Berlin, Germany • March 21, 1943
Adolf Hitler was the target of assassins on at least 30 occasions. On this date in 1943 in Berlin, German Army officers made the second of two attempts in March to kill Hitler with a bomb. The week before, two staff officers had planted a bomb aboard Hitler’s private airplane. The plastic explosives were contained in a package supposedly containing bottles of brandy for a member of Hitler’s staff at the Wolfsschanze (“Wolf’s Lair”), Hitler’s remote, high-security command post at Rastenburg in East Prussia. (Rastenburg, now called Kętrzyn, is in today’s Poland.) The detonator failed to go off. In the March 21 attempt, Hitler left the exhibition hall showcasing captured Soviet war booty before the bomb could go off. The officer on the suicide mission flushed the detonator down the toilet in a men’s room. Eight months later, in November 1943, a young army officer volunteered to blow himself up while modeling a new military greatcoat in front of Hitler, only to learn that Hitler had cancelled the meeting.
By the summer of 1944 some senior figures in the Wehrmacht (German military) despaired that Hitler was dooming Germany to defeat on both the Eastern and Western fronts, and that the Western powers at least might be open to negotiate a conditional German surrender once Hitler was gone. From this belief the July 20, 1944, bomb plot, codenamed “Valkyrie” (German, “Walkuere”) developed. Plotters included Adm. Wilhelm Canaris, the 57‑year-old head of the Abwehr (military intelligence); retired Col. Gen. Ludwig Beck, whom the plotters tapped to succeed Hitler as the new head of state; Maj. Gen. Baron Henning von Tresckow, who had been involved in the brandy bottles plot; and 37‑year-old Lt. Col. Claus Schenk Graf von Stauffenberg, since July 1 Chief of Staff to the Commander of the Replacement (Reserve) Army.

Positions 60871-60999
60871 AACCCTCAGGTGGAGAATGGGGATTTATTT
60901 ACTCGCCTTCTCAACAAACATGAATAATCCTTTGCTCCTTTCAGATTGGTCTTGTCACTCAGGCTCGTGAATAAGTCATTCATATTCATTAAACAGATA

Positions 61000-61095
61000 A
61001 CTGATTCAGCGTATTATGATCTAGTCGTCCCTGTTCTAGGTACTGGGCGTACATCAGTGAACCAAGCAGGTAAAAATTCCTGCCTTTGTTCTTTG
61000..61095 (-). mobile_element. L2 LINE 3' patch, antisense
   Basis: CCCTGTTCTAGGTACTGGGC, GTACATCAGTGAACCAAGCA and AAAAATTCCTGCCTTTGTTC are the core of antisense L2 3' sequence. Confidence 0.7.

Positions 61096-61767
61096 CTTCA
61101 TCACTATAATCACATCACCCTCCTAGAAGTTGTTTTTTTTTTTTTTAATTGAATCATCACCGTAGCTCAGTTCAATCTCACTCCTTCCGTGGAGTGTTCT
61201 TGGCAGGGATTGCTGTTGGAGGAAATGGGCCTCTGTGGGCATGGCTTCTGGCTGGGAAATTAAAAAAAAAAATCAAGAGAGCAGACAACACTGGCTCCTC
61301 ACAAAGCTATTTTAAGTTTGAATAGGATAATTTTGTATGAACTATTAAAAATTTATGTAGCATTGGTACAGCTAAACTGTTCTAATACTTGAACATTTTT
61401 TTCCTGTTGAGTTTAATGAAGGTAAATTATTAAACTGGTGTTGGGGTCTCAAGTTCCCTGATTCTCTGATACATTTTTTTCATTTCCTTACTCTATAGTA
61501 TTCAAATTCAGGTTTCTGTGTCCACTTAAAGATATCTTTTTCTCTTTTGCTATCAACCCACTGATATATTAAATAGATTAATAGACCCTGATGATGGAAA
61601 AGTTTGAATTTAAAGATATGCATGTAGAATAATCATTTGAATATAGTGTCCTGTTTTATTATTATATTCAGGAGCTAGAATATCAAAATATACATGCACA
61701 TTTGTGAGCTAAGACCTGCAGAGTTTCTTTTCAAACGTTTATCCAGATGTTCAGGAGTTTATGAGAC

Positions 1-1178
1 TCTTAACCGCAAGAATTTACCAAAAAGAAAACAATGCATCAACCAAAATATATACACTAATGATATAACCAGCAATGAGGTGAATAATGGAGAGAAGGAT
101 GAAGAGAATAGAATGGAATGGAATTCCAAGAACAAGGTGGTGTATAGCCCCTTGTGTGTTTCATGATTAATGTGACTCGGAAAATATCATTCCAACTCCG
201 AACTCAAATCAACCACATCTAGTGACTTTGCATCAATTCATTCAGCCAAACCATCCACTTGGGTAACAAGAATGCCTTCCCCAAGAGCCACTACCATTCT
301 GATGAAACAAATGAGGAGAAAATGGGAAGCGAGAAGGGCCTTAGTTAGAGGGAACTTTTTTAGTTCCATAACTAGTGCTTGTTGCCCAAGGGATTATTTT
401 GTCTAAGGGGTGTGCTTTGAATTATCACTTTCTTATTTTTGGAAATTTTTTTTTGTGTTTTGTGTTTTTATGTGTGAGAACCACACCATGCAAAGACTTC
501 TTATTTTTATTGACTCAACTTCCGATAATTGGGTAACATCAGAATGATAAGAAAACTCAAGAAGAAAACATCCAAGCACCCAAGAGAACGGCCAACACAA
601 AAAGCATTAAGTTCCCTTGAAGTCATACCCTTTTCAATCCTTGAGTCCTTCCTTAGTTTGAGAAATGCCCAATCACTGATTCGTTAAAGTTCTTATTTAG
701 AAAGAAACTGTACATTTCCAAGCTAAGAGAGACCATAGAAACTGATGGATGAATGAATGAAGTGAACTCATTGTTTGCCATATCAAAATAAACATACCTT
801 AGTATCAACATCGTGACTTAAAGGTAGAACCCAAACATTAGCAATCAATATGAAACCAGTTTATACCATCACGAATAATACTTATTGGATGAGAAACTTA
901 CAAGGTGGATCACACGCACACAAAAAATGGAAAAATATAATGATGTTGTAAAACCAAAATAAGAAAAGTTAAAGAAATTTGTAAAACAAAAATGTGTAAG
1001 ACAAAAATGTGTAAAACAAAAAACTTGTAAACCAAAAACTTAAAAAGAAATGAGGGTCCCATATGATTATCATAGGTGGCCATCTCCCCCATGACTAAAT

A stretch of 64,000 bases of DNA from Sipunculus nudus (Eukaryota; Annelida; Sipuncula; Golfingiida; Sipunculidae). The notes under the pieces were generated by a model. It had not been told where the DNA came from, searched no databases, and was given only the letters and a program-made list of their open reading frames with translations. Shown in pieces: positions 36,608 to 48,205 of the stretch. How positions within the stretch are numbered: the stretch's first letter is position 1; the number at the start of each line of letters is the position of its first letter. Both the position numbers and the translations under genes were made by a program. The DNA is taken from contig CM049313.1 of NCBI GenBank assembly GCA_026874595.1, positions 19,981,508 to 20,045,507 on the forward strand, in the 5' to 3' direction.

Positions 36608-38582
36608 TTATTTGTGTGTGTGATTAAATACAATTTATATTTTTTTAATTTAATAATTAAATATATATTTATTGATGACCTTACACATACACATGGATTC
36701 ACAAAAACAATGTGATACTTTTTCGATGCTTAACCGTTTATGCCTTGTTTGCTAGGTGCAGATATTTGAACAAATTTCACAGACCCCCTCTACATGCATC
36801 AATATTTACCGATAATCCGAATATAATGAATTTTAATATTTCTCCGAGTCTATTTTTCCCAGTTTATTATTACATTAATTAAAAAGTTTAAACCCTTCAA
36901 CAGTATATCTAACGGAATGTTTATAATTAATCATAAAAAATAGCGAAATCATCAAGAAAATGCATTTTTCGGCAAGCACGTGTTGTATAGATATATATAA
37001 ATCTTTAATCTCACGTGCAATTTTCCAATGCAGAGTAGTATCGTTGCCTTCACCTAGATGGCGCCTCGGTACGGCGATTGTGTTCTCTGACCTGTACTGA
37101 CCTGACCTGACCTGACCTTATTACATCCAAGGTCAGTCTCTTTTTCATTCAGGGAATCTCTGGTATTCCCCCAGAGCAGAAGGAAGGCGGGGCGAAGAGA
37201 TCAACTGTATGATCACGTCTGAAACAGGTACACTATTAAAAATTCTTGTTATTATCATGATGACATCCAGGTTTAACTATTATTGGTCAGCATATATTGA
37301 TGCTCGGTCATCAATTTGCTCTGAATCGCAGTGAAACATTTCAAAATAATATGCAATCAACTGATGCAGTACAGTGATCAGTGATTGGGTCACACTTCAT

The key figure was Stauffenberg. Of all the plotters he was in regular contact with Hitler (indeed, had seen Hitler on July 14 and 15) and had gotten into Wolf’s Lair without a problem five days earlier. Stauffenberg’s bomb-stuffed briefcase, which he had placed under a table before leaving a military briefing in a conference room to supposedly take a phone call, exploded, dazing and wounding Hitler and killing four of the 24 people in the room. Rushing back to Berlin, Stauffenberg and three conspirators were caught and executed the same day for their roles in the attempted assassination, the first of upwards of 5,000 people who were eventually implicated (many falsely) and killed; others were sent to concentration camps.
Operation Valkyrie, the Failed July 20, 1944, Bomb Plot to Kill Adolf Hitler
Left: Col. Claus von Stauffenberg (far left), Hitler, and Wilhelm Keitel (right), chief of the Oberkommando der Wehrmacht (OKW), or the Supreme Command of the Armed Forces, on the day of a failed assassination attempt at the Wolf’s Lair in Rastenburg (Kętrzyn, Poland) on July 15, 1944. Officers in the Wehrmacht and the Abwehr, knowing well the string of failures to eliminate Hitler and his regime, nonetheless remained convinced that only they were capable of getting close enough to the well-guarded Fuehrer to do the deed.
Right: Wolf’s Lair conference room soon after the explosion of Stauffenberg’s two-pound plastic-explosive bomb. Due to the hot and humid weather the military briefing took place in the main room of Wolf’s Lair instead of the underground bunker. Showing visitors the damaged room, which had been refurbished just days earlier, is Reichsmarschall and Luftwaffe chief Hermann Goering in the khaki uniform.
Left: Hitler making a hospital call on Rear Adm. Karl-Jesko von Puttkamer, a naval adjutant to Hitler and a victim of the July 1944 bombing. Twenty people were injured in the blast, two seriously, four dying. Hitler, his uniform jacket and trousers torn, was lucky to have suffered only a broken eardrum. Puttkamer, who suffered a knee injury, along with others who were injured or died from the effects of the explosion, were recipients of a special July 20 Wound Badge personally designed by Hitler. The solid hallmarked silver badge, based on the common Wound Badge that originated during the First World War, bore a facsimile of Hitler’s signature below a helmet and the date “20 Juli 1944,” a date Hitler believed to be a “moment of destiny” for him.
Right: Tenth anniversary stamp memorializing the failed assassination of Hitler in July 1944. Pictured on the stamp is Richard Scheibe’s statue “Memorial to the Victims of July 20, 1944,” which stands in the courtyard of the Bendlerblock, site of Stauffenberg’s execution. The Bendlerblock was used by several departments of the OKW, including Adm. Canaris’ Abwehr. Today the building complex serves as a secondary seat of the German Federal Ministry of Defense.
History Channel’s Operation Valkyrie: The Plot to Kill Adolf Hitler